Not roast ducks

I wasn’t wearing my glasses when we peered through the window, so I initially thought we had landed outside a Chinese restaurant as all manners of steaks and joints were dangling on meat hooks in full sacrificial glory. By 19:45, the dining room was packed with all sorts (i.e. not just Eurocrats or tourists).

Filet with green pepper sauce

Filet with green pepper sauce

Our waiter was genteel, brisk, and refreshingly disinterested in any sort of sales pitch. He was also as old as the establishment looked. (It turns out that Vincent is actually 100 years old). I think I have finally experienced the epitome of perfect restaurant service. Monsieur was respectful, efficient, and discrete. He never once interrupted our conversation and he always caught our eye despite the bustling demands of shoulder-to-shoulder famished diners. At 72, it was his 29th year working here, which means he started at 43. Apparently he takes it easier now, but I wondered what it is like co-working with a team of waiters all at least a generation younger than him. Uniquely, the waiters are also part-chefs as steaks at Vincent are flambéed en salle – which means you get to stare at your dinner sizzling if you’re seated nearby. Kinda like a pared-down, Belgian version of teppanyaki.

Rowing to nowhere fast

Rowing to nowhere fast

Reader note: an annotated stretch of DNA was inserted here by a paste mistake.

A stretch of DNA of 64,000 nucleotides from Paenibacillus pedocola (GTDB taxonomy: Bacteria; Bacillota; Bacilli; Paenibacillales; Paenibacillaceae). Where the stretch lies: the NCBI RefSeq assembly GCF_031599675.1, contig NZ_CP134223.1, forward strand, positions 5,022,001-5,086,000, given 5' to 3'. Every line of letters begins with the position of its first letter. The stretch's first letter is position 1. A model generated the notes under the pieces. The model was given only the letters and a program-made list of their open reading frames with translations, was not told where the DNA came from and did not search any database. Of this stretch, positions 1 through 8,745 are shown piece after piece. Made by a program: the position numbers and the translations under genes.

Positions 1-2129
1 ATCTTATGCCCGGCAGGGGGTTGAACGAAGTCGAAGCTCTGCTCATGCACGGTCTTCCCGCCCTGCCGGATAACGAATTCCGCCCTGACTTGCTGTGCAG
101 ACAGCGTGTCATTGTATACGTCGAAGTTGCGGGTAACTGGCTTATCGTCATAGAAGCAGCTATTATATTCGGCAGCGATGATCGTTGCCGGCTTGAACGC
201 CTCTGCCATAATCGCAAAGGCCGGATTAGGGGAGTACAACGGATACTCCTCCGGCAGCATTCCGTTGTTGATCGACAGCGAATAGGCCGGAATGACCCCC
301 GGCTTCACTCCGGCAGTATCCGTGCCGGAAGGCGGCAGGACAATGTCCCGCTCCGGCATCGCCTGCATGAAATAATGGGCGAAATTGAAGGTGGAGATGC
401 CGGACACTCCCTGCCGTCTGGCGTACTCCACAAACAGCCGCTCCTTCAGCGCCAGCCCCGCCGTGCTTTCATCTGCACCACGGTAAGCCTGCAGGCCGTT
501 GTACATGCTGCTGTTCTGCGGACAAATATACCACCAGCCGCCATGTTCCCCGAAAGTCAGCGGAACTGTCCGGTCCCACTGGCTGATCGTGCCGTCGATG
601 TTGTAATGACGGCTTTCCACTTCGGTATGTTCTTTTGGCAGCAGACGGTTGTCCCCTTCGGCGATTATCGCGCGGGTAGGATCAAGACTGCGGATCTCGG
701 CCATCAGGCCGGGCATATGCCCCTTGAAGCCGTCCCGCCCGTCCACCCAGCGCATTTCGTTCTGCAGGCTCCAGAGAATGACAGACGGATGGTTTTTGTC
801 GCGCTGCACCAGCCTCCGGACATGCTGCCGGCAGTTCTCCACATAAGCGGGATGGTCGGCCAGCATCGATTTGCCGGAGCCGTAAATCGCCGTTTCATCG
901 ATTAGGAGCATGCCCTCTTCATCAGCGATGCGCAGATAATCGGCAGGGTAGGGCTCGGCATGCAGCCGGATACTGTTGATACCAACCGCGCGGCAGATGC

It’s a tough job. At €32 a steak in the midst of fierce competition and an international clientele priding themselves on culinary sophistication, Vincent needs to make sure they stay par excellence. With only 2 seatings per evening, a rather noisy environment, and a coziness not conducive to confidential business meetings, it can surely only cater to social diners. At 72, I would feel the pressure to perform: to anticipate needs, to move fast, to react quickly, and to perhaps even speak English. All this in a time when my eyesight and hearing are failing, my joints are aching, my feet long for orthotics or just an ottoman, arthritis gets friendlier, and my aptitude for foreign languages diminishing. I would spend my spare time babysitting the grandkids, when not shuttling back and forth doctors’ appointments. I’d like to see some more of the world but I’d still be worried about the uncertain futures and careers of my children in this increasingly competitive world. I’d have more patience having learnt that rushing gets nowhere, but I’d have less for the young impertinents. I’d know the younger staff think I’m slow sometimes (though I’m really not), but many respect me because I know all the tricks. Meanwhile, I need to sort out the steaks, the fire hazards, the fries, the sauces, the wine, and the languishing pair of foreigners oblivious to the need to vacate their table because their time is up! In the meantime, as long as the glasses are full, the food is good, and the clients are happy, another evening ends in another professional triumph.